The word “sacrifice” conjures up mental pictures of bloody altars and death-cries of animals;
a young family waving to a tearful friends and family as they set sail for an unknown, dangerous land;
a prison cell; suffering public humiliation and persecution;
being speared to death; beheaded; shot — by the very people they had come to help;
That’s not an incorrect picture. But when I decided to actually look up the definition, I found something interesting . . .
I will offer to you the sacrifice of thanksgiving and call on the name of the Lord. Psalm 116:17
When I am hurt, stressed, upset, angry, (insert current emotion here), do I go to God first? Do I thank Him for His love for me, His care for me, His knowledge of my circumstance? Or do I run to facebook to register my complaint (or twitter), or to pinterest to lose myself and escape, or to food or tv to escape?
And let them offer sacrifices of thanksgiving, and tell of his deeds in songs of joy! Psalm 107:22
Is my agenda more important than God’s agenda? How do I deal with “divine interruptions?”
With a freewill offering I will sacrifice to you; I will give thanks to your name, O Lord, for it is good. Psalm 54:6
Would I rather hold on to my hurts and wounds and offenses, or am I willing to give them to God as the Righteous Avenger (not me), and forgive as Christ has forgiven me?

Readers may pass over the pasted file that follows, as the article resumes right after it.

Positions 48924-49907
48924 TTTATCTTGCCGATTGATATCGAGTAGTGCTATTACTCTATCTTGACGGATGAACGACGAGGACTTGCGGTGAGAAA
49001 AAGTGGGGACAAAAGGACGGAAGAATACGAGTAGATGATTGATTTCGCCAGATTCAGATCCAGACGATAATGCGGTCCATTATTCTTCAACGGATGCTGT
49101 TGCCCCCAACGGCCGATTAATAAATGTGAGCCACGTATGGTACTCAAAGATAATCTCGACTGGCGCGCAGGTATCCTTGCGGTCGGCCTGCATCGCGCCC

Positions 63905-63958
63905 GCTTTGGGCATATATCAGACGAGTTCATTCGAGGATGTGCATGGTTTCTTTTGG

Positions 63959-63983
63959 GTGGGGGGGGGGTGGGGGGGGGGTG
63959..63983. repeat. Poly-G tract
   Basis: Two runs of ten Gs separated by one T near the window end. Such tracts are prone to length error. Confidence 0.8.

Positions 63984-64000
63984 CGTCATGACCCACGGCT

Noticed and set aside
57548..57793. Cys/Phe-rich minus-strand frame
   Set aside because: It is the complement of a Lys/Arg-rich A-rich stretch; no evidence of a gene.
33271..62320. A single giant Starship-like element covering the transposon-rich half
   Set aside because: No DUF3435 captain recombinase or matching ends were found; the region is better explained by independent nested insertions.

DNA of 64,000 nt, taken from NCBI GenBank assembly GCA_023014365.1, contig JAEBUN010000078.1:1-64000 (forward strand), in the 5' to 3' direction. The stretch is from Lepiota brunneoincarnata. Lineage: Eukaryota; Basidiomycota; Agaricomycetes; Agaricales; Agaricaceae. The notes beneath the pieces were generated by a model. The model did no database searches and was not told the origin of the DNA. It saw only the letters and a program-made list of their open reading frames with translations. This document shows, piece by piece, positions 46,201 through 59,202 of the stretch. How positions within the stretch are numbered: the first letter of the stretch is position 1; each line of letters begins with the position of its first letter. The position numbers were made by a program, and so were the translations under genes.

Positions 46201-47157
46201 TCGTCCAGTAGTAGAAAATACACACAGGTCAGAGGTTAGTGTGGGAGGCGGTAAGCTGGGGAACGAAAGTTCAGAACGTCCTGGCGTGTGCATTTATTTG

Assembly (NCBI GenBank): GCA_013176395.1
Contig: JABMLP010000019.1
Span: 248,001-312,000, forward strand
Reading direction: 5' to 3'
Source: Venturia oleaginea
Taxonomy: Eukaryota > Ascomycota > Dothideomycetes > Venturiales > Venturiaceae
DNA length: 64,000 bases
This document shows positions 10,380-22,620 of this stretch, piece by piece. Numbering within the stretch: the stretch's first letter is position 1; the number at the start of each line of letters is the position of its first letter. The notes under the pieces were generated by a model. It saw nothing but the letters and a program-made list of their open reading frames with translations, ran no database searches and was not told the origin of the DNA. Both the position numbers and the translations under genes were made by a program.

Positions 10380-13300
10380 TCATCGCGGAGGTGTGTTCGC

The one who offers thanksgiving as his sacrifice glorifies me; to one who orders his way rightly I will show the salvation of God!” Psalm 50:23
A thankful spirit is God-glorifying. An honest desire to love God with all my heart, soul, mind, strength and my neighbor as myself (see Mark 12:28-31) is attractive and winsome.
I appeal to you therefore, brothers, by the mercies of God, to present your bodies as a living sacrifice, holy and acceptable to God, which is your spiritual worship. Romans 12:1
Here’s the kicker for me. I have found that I really do value my physical health. I value it even more since I haven’t had it for years. I miss “the old days.” I miss being able to sing; to swim; to hike; to go to concerts, or the park, or shopping, or out to dinner (I could go on, but you get the idea).
But I want Jesus more. He, as my Master, has the right to do whatever He wants with what belongs to Him (see Matthew 20). If His strength is better shown in my weakness rather than my health, then that’s what I want, too. And when I don’t want it, the “want to” is what I pray for . . .
Through him then let us continually offer up a sacrifice of praise to God, that is, the fruit of lips that acknowledge his name. Do not neglect to do good and to share what you have, for such sacrifices are pleasing to God. Hebrews 13:15,16
Wanting Jesus more — considering Jesus more valuable — is why:
a Sudanese woman would rather face a death sentence than recant her faith;
five young men would be willing to be speared to death to bring the gospel to a people who had never heard;
a pastor would be willing to relinquish his job and consent to only making minimum wage for the rest of his life rather than recant his conviction on life;
why a couple nearing retirement age would choose to move back to the Brazilian jungle and live among the people they have spent most of their adult lives teaching about God and His love;
a man would sell his motorcycle in order to pay for a bulk mailing to invite people to hear the gospel;
a woman would give the money she had saved to insulate her floors so someone else could avoid foreclosure because of a job loss;
This is just a small example of the myriad ways that we can esteem Jesus as more worthy. It’s a good question to ask — do I want Jesus more than _________?